FAYETTEVILLE, Ark. – Former University of Arkansas women’s basketball player Bettye Fiscus has been selected for induction into the Southwest Conference Hall of Fame it was announced today.
The Texas Sports Hall of Fame, in conjunction with the Arkansas Sports Hall of Fame and the Little Rock Touchdown Club announced Fiscus as one of nine selections for 2015.
Sponsored by the Texas Sports Hall of Fame, the Southwest Conference (SWC) Hall of Fame induction ceremony and luncheon will be held at the Little Rock Marriott (3 Statehouse Plaza, Little Rock, AR 72201) on Monday, November 9, at 11:30 AM. Visit www.lrtouchdown.com to reserve event tickets and to access sponsorship information.
“We are once again delighted to work with the University of Arkansas in honoring another amazing class of inductees into the Southwest Conference Hall of Fame,” said Jared Mosley, the President/CEO of the Texas Sports Hall of Fame. “Their accomplishments and dedication to the high standard of excellence that exemplifies the very best of the Southwest Conference era, have left a great legacy for all Razorbacks to be very proud of.”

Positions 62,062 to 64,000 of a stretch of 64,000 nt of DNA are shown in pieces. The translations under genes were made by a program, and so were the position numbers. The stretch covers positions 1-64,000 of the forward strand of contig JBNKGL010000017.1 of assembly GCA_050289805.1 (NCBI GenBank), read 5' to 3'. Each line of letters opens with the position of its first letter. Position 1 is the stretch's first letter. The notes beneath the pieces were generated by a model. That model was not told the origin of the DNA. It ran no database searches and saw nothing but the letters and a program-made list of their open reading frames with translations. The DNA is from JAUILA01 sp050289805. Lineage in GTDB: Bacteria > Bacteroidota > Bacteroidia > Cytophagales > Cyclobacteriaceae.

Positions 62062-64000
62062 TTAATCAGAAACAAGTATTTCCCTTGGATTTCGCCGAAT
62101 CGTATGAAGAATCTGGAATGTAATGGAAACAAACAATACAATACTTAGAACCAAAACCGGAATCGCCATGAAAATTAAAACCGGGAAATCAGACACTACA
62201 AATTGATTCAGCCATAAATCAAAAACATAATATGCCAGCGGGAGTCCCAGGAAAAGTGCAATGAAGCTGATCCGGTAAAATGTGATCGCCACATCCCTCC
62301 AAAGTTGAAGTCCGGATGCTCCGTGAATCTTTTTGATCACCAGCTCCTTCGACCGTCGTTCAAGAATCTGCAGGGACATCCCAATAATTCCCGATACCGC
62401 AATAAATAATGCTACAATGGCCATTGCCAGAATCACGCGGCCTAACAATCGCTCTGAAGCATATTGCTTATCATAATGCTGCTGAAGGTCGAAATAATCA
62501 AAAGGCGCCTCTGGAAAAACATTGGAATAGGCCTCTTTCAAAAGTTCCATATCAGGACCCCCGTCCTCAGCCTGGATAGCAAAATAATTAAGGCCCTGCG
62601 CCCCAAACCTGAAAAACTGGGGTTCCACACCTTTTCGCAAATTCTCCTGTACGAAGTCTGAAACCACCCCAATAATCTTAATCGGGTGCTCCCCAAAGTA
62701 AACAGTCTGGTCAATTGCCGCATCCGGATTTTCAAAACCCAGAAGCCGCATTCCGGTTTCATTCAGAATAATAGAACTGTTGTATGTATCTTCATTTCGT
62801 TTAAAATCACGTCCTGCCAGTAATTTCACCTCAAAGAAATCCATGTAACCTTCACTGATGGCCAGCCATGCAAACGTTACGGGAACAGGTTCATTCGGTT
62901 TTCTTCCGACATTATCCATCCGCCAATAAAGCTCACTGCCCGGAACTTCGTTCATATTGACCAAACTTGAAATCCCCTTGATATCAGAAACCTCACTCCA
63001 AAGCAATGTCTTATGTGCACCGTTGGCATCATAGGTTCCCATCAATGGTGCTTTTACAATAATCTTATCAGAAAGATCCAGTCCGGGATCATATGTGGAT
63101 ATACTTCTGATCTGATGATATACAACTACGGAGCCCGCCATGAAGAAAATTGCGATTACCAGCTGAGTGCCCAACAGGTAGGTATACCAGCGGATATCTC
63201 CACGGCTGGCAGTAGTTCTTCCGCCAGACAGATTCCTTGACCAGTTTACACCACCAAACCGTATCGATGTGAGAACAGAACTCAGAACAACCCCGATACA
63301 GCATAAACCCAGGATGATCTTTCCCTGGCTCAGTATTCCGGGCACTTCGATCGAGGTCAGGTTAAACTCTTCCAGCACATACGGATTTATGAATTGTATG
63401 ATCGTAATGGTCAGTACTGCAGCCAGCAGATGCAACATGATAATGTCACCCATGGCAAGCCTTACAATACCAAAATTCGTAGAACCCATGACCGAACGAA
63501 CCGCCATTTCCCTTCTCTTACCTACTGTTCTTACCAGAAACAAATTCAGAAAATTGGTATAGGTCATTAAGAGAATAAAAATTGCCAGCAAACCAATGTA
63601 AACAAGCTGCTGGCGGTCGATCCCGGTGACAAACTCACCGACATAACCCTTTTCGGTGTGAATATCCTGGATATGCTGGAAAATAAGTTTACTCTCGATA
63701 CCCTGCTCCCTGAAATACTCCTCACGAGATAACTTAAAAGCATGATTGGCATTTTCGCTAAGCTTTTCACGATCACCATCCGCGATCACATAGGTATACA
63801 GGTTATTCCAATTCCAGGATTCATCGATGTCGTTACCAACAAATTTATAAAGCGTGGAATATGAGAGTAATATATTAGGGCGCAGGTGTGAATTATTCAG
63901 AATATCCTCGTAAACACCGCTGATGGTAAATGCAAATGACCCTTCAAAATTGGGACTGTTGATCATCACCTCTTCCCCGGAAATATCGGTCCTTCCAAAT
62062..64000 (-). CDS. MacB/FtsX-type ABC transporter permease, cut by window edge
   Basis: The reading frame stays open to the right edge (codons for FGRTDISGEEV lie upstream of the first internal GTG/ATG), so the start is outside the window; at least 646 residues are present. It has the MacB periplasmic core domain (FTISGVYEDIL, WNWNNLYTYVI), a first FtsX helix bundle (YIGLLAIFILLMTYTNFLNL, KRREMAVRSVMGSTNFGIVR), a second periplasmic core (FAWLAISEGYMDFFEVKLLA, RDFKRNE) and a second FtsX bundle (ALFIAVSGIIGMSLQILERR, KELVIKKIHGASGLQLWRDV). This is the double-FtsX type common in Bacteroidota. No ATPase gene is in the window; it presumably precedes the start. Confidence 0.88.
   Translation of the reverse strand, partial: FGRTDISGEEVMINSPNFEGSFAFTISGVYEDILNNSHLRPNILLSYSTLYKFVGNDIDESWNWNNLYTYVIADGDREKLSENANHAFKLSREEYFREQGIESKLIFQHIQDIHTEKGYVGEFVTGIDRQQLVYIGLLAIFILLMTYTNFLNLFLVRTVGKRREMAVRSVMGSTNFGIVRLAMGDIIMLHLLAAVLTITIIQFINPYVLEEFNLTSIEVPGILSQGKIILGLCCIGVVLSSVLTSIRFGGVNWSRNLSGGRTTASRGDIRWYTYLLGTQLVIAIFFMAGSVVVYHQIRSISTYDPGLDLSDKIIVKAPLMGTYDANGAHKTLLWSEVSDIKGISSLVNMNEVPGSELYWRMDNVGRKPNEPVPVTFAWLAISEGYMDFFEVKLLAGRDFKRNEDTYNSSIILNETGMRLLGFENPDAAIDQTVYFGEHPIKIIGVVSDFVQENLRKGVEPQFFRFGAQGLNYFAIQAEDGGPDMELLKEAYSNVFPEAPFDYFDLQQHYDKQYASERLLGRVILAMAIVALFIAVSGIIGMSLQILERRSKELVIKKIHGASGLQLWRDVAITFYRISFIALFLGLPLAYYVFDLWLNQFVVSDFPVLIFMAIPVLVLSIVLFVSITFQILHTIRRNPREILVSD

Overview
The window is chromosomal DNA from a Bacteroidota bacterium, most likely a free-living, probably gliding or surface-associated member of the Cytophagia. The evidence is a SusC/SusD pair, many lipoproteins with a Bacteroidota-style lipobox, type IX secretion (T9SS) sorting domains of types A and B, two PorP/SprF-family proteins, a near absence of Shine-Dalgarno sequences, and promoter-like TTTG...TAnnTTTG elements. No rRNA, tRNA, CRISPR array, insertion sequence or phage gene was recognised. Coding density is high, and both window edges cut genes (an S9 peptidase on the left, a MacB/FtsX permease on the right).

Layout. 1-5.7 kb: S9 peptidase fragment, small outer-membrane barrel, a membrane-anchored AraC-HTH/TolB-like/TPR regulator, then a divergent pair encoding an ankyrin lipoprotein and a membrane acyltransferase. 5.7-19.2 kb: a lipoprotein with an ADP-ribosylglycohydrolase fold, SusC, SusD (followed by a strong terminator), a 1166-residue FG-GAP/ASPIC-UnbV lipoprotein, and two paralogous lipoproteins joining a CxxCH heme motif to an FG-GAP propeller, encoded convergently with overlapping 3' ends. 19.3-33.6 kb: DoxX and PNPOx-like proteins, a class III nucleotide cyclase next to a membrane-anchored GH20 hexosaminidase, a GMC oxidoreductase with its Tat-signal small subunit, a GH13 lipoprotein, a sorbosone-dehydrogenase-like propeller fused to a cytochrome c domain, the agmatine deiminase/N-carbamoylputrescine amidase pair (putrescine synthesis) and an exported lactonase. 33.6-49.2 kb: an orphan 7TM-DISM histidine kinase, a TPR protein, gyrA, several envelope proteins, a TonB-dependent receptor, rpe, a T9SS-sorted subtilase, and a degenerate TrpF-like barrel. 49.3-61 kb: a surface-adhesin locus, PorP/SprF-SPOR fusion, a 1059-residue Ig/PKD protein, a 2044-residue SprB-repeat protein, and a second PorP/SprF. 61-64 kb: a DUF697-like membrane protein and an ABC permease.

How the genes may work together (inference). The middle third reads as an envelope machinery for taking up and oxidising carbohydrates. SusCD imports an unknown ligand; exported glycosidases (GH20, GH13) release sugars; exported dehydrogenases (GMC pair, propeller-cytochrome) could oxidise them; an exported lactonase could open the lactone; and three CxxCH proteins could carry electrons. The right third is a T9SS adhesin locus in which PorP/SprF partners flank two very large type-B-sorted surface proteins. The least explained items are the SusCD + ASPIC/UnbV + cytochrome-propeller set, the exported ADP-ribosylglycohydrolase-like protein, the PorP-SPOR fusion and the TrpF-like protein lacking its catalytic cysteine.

The Southwest Conference Hall of Fame is one of four separate halls of fame housed within the Texas Sports Hall of Fame’s physical structure. They include the Texas High School Football Hall of Fame, the Texas Tennis Hall of Fame, the Texas Sports Hall of Fame and now, the Southwest Conference Hall of Fame.
BETTYE FISCUS’ BIO FROM THE OFFICIAL SWC HALL OF FAME RELEASE
As the first female athlete inducted into the Arkansas Sports Hall of Honor in 1994, Bettye Fiscus set the definition by which all other Arkansas women’s basketball players are judged. She was the first player to score over 1,000 points in a career, and broke the school record in only two seasons. She went on to become the only Razorback women’s basketball player over 2,000 points, and until Razorback All-American Todd Day in the early 1990s, Fiscus was the University’s all-time leading scorer. She averaged 18.5 points per game during her career. She was a Wade Trophy Award finalist, an award given to the nation’s top women’s player. Her jersey number — No. 5 — was the first to be retired by the University of Arkansas — male or female — and was placed in the trophy case and the rafters of Barnhill Arena.. In 2015 during a special ceremony, a banner was raised in her honor in Bud Walton Arena, the current home of Razorback Basketball. She still holds 12 Arkansas overall individual records including total points, career scoring average, field goals and free throws and eight class records. When she completed her career, she not only was the all-time leading scorer, but the leader in rebounds as well with 785.
For more information on Arkansas women’s basketball, follow @RazorbackWBB on Twitter.